In addition to simply producing the fuel, we have to make sure it’s an affordable solution. Nobody is going to buy it if it’s more expensive than what they already have. Right now, harvesting wood is free, which is a hard price to beat. So instead we want to see if the village could actually sell the gel fuel to the nearest larger city where people have to pay for wood and charcoal. We’re trying to arrive at economic parity with those other fuels. There is a stove being built in South Africa that is about 15% efficient, but that wasn’t quite good enough, and the gel fuel was too expensive. To help bring the price of the fuel down, we designed and built a stove that’s more than twice as efficient as the existing South African stoves. Brad Rogers, another professor in Global Resolve was in charge of this. He’s the one who really understands the thermodynamics of the gel fuel process.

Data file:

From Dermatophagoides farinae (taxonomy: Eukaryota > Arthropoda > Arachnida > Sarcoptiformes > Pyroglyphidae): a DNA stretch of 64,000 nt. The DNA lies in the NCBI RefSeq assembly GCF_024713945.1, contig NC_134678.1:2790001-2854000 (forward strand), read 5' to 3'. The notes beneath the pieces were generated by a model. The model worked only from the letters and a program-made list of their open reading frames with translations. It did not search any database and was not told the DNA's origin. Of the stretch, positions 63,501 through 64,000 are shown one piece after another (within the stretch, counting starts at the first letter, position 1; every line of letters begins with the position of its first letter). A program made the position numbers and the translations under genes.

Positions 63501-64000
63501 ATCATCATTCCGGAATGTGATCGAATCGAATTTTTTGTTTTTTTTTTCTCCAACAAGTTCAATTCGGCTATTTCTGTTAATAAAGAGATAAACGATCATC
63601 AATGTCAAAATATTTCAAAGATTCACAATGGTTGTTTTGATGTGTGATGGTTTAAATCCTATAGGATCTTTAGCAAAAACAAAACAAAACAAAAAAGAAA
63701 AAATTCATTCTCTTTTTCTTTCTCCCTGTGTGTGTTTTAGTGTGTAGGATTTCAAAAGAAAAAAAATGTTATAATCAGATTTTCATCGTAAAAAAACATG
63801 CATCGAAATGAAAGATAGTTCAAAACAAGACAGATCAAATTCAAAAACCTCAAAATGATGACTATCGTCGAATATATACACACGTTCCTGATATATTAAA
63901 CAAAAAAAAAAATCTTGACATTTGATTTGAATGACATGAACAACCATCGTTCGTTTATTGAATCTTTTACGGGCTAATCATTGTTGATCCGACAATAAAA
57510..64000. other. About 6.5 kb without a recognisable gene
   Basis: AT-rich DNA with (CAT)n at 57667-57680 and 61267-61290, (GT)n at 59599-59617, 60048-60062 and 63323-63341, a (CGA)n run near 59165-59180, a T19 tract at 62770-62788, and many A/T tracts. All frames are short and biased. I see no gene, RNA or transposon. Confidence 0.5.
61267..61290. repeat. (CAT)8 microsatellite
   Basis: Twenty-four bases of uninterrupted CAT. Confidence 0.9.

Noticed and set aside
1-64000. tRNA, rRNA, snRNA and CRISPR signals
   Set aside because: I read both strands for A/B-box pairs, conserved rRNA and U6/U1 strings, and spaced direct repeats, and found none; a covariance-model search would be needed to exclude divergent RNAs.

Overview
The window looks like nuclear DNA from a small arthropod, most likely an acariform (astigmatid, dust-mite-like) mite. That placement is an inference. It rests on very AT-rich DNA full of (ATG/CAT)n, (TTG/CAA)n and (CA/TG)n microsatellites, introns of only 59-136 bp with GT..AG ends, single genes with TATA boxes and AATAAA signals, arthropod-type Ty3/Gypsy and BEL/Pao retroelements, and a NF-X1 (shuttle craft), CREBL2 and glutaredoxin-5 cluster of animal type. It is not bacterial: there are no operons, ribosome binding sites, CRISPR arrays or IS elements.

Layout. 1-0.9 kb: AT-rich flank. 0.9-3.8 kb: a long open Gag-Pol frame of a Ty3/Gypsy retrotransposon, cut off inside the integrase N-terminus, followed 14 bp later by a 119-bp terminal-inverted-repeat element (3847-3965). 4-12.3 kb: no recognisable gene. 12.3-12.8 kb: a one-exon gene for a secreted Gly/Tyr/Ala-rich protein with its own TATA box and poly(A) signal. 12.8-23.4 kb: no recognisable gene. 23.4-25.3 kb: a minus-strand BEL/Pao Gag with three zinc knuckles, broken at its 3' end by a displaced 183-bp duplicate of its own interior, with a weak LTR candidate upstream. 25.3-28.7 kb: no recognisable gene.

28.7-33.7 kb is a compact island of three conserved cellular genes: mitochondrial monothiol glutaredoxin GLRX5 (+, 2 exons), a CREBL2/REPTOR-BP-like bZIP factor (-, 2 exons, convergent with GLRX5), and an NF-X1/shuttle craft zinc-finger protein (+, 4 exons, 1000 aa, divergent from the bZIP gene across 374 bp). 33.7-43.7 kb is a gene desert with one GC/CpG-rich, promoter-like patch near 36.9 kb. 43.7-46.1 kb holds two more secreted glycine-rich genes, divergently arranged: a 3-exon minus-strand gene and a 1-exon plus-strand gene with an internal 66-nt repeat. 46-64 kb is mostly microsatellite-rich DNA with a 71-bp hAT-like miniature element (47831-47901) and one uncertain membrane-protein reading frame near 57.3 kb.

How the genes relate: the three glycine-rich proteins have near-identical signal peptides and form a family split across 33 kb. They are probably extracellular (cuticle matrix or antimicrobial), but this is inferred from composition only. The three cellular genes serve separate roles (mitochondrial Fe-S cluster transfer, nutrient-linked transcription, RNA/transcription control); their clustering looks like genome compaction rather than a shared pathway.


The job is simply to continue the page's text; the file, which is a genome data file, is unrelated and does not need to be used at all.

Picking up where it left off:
TSR: Do you have any trips planned for the near future?

MH: We’re going to the village of Domeabra in Ghana in a few weeks with the new stove design. Our plan is to find out if we can produce the stoves there. We’re also going to try to ratchet up the production of gel fuel in the village and hopefully help them start a business. We are bringing a great team including myself Brad, John Takamura in design and Dan O’Neill in technological entrepreneurship and eight students and two teaching assistants. We also have five MBA students from Thunderbird School of Global Management who are staying longer to help develop a business plan.

TSR: So are they connecting the villagers with the market in the city?